This mood lasted until the afternoon. Then Miss Corona, whose heart and thoughts were still down in the festive house in the valley, roused herself enough to go out and see what Charlotta was doing. After finding out, she wandered idly about the rambling, old-fashioned place, which was full of nooks and surprises. At every turn you might stumble on some clump or tangle of sweetness, showering elusive fragrance on the air, that you would never have suspected. Nothing in the garden was planted quite where it should be, yet withal it was the most delightful spot imaginable.
Miss Corona pushed her way into the cherry-tree copse, and followed a tiny, overgrown path to a sunshiny corner beyond. She had not been there since last summer; the little path was getting almost impassable. When she emerged from the cherry trees, somewhat rumpled and pulled about in hair and attire, but attended, as if by a benediction, by the aromatic breath of the mint she had trodden on, she gave a little cry and stood quite still, gazing at the rosebush that grew in the corner. It was so large and woody that it seemed more like a tree than a bush, and it was snowed over with a splendour of large, pure white roses.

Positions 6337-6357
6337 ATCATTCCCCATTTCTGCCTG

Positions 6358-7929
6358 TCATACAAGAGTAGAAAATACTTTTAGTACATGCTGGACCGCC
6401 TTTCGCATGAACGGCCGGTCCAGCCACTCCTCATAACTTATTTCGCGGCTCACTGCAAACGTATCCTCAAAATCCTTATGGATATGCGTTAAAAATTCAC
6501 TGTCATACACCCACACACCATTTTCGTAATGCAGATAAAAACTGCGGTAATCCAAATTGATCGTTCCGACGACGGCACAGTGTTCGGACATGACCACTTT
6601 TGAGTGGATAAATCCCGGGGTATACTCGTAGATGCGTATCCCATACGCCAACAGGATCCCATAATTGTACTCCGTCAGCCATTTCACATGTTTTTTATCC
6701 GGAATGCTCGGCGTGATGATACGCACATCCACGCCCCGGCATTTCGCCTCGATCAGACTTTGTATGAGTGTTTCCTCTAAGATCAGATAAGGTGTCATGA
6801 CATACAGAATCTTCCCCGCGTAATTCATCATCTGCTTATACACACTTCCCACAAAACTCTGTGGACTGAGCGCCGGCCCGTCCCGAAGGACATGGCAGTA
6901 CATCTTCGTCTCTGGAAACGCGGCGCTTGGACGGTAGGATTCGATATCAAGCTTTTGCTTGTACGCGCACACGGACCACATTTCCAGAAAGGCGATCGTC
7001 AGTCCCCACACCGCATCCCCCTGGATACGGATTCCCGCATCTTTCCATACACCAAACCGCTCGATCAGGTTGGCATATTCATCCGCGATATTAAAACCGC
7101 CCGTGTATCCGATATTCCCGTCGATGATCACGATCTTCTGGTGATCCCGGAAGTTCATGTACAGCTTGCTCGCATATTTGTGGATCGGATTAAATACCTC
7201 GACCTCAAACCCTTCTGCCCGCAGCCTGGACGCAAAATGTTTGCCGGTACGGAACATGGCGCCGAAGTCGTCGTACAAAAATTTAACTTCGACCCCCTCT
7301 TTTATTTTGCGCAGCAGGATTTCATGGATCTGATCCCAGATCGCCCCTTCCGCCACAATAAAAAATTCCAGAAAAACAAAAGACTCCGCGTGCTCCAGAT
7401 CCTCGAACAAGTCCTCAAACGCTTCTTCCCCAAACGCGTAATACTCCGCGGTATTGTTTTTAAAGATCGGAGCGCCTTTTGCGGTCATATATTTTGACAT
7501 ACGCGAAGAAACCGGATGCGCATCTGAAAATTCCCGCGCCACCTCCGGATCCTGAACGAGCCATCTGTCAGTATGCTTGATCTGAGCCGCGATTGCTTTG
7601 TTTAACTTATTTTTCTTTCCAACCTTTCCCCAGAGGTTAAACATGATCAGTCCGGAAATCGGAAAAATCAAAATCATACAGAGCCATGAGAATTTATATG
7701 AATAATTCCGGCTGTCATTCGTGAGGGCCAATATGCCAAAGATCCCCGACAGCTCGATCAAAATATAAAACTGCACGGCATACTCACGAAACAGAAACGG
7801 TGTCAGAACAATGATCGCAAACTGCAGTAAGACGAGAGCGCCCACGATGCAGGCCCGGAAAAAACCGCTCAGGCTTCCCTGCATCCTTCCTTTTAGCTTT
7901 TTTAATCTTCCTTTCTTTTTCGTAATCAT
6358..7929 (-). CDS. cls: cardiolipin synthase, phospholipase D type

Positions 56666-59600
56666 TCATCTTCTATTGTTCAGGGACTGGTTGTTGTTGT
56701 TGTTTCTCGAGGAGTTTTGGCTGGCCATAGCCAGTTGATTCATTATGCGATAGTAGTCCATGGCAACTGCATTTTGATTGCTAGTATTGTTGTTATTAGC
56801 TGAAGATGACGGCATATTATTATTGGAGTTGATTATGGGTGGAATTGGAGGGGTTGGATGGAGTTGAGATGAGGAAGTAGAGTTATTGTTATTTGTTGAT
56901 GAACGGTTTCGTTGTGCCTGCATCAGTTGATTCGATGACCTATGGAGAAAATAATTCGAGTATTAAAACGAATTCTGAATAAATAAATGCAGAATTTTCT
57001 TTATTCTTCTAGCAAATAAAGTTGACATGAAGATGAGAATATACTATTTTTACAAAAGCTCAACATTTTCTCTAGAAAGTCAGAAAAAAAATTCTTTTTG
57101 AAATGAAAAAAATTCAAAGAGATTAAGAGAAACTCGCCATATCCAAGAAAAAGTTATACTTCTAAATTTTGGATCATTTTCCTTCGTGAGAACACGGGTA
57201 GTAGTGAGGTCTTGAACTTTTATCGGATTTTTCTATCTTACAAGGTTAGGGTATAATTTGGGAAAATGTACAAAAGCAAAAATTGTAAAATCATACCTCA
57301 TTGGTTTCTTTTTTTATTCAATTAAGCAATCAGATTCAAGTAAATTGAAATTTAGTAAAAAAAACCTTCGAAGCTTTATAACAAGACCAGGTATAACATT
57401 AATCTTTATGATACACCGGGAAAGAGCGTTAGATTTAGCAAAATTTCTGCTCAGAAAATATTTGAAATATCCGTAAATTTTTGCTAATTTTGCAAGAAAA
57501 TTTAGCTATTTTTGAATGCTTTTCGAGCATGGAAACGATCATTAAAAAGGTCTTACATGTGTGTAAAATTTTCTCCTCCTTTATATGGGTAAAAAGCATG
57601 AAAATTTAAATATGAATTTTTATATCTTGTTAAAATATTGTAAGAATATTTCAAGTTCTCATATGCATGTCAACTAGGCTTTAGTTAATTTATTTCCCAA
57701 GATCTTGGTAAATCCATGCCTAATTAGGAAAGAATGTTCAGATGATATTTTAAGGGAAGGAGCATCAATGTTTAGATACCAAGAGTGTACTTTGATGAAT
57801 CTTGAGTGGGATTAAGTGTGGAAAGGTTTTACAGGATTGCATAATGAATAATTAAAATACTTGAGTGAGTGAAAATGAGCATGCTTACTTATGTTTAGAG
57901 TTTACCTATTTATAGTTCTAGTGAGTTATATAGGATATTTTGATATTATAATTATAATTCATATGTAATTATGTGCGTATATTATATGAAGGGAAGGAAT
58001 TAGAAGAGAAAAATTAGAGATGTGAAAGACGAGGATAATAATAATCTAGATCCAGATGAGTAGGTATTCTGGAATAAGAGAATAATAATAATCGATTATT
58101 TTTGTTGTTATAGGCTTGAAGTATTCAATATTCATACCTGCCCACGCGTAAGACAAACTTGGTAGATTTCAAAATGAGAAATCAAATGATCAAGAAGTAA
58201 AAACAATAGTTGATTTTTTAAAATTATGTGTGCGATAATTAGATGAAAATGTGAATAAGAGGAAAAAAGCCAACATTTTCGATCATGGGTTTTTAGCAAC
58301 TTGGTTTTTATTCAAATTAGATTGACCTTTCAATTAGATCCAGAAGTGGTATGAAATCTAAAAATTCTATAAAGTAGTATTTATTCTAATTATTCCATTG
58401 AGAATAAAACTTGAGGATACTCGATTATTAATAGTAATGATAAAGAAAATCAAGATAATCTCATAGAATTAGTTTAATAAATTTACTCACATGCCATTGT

“Dear life,” whispered Miss Corona tremulously, as she tiptoed towards it. “The bride roses have bloomed again! How very strange! Why, there has not been a rose on that tree for twenty years.”
The rosebush had been planted there by Corona’s great-grandmother, the lady of the green and yellow bowl. It was a new variety, brought out from Scotland by Mary Gordon, and it bore large white roses which three generations of Gordon brides had worn on their wedding day. It had come to be a family tradition among the Gordons that no luck would attend the bride who did not carry a white rose from Mary Gordon’s rose-tree.